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Market entry strategy for management consulting companies into the Brazilian market with focus on the LEAN consulting business

Diplomarbeit 2009 117 Seiten

BWL - Sonstiges

Leseprobe

Table of Contents

Statutory Declaration

Acknowledgements

Abstract in English language

Abstract auf deutsch

1 Introduction
1.1 Objective, relevance and research questions
1.2 Structure of the topic
1.3 Methodology

2 Economic overview and background of Brazil
2.1 Mercosur
2.1.1 History
2.1.2 Foundation
2.1.3 Economic role of the Mercosur
2.2 The country Brazil
2.2.1 Political and economic history
2.2.2 Economic environment
2.2.3 Political environment
2.2.4 Macroeconomic data
2.2.5 Social inequality
2.2.6 Level of corruption and governance indicators

3 Market Evaluation
3.1 The “three-sector-theory” of Brazil
3.2 Productivity
3.3 Potential markets for management consulting companies
3.3.1 Major Brazilian companies
3.3.2 Strongest regions in Brazil
3.3.3 Most promising branches
3.4 Conclusion

4 LEAN Consulting
4.1 Definition and Philosophy of LEAN
4.2 Typical practices applied
4.3 Differences of LEAN Management towards other methods
4.4 Management consulting companies in Brazil
4.4.1 LEAN consulting companies in Brazil
4.4.2 The IBCO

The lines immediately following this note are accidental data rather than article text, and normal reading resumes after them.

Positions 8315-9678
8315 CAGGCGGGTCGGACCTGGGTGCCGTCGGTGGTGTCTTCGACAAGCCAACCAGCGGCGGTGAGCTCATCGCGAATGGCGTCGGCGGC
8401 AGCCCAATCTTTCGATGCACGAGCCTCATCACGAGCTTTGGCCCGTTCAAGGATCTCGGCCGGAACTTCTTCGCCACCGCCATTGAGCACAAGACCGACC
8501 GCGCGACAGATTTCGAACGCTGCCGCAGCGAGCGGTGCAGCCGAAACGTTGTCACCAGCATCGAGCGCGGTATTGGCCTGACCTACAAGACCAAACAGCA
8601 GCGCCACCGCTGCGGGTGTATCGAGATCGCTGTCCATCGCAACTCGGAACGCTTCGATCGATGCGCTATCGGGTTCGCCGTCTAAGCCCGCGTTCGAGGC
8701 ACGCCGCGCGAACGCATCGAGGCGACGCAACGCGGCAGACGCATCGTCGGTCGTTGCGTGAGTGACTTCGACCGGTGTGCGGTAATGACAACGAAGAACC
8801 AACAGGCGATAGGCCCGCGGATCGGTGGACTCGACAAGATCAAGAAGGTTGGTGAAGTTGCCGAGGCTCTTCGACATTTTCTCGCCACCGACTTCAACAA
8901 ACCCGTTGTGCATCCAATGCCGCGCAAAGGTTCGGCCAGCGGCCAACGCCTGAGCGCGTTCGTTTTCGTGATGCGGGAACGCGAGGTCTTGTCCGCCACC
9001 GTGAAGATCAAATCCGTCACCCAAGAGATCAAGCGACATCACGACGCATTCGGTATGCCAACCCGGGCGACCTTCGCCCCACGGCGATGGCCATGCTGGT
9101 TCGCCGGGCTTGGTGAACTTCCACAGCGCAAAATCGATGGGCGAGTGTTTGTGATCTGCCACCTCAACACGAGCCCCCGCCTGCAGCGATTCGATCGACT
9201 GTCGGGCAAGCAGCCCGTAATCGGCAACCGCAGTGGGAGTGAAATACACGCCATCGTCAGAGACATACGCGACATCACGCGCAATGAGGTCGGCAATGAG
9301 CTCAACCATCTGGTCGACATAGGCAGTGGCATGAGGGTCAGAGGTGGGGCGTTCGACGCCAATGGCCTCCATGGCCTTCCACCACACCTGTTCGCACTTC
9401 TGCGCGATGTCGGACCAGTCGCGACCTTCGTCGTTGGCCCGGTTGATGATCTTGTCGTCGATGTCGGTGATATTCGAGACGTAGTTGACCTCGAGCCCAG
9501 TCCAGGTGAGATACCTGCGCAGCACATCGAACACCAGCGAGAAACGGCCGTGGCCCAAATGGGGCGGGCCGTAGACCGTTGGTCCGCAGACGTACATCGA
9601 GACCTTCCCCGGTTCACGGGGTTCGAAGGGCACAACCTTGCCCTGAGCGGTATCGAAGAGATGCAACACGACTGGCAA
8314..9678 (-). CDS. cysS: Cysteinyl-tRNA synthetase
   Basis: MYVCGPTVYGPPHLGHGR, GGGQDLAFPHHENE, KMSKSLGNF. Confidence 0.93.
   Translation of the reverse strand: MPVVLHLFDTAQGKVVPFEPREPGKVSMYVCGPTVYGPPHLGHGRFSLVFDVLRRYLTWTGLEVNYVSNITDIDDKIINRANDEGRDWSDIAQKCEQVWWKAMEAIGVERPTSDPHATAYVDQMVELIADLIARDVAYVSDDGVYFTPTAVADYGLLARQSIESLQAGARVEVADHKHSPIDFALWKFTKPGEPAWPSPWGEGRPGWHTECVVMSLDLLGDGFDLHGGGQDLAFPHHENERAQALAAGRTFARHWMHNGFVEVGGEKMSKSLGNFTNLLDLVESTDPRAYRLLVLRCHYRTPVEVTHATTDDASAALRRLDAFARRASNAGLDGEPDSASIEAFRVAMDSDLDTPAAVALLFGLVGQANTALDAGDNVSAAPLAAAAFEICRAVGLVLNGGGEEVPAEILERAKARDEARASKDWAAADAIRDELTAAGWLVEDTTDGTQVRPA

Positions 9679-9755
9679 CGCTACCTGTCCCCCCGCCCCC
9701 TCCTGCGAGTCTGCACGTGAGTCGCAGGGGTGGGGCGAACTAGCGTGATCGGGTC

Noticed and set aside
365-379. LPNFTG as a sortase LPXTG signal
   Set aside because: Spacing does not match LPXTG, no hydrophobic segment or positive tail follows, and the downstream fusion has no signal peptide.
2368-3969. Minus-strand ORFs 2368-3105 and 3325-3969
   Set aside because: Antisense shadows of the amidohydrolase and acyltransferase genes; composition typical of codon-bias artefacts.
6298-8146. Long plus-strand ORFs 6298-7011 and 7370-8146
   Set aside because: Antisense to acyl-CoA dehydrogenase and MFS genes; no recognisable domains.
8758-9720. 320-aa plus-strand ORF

4.5 Reasons to choose an external consultancy
4.5.1 Criteria to choose consulting services
4.5.2 Average consulting fees
4.6 Conclusion

5 Market entry strategy
5.1 Overview of the classical market entry strategy
5.1.1 Methods for market entry
5.1.1.1 Contractual agreements
5.1.1.2 Sole Venture
5.1.2 Influencing factors for the entry mode decision
5.1.3 Special characteristics of services
5.2 Market entry strategy into the LEAN consulting market
5.2.1 Competition
5.2.2 Opportunities and threats
5.2.3 Framework for strategy formulation
5.2.3.1 Business communication
5.2.3.2 Starting the business
5.2.3.3 Employing foreign workers
5.2.3.4 Obtaining a credit
5.2.3.5 Legal constraints
5.2.4 The Delphi Study
5.2.4.1 Reasons to choose the Delphi method
5.2.4.2 Limits to the Delphi method
5.2.4.3 Experts
5.2.4.4 First round
5.2.4.5 Second round
5.2.4.6 Short summary of most important findings

6 conclusion
6.1 Final results and recommendations
6.2 Direct comparison of theory and empiricism
6.3 Future outlook
6.4 Prospect for further research

7 Bibliography
7.1 Books
7.2 Articles/Publications
7.3 Websources
7.4 Further reading and experts

8 Appendix
8.1 Delphi Study – Summary of first round
8.2 Delphi Study – Summary of second round
8.3 Concrete steps for starting a business in Brazil
8.4 Paying taxes in Brazil

Statutory Declaration

“I declare in lieu of an oath that I have written this diploma thesis myself and that I have not used any sources or resources other than stated for its preparation. I further declare that I have clearly indicated all direct and indirect quotations. This diploma thesis has not been submitted elsewhere for examination purposes.”

Eidesstattliche erklärung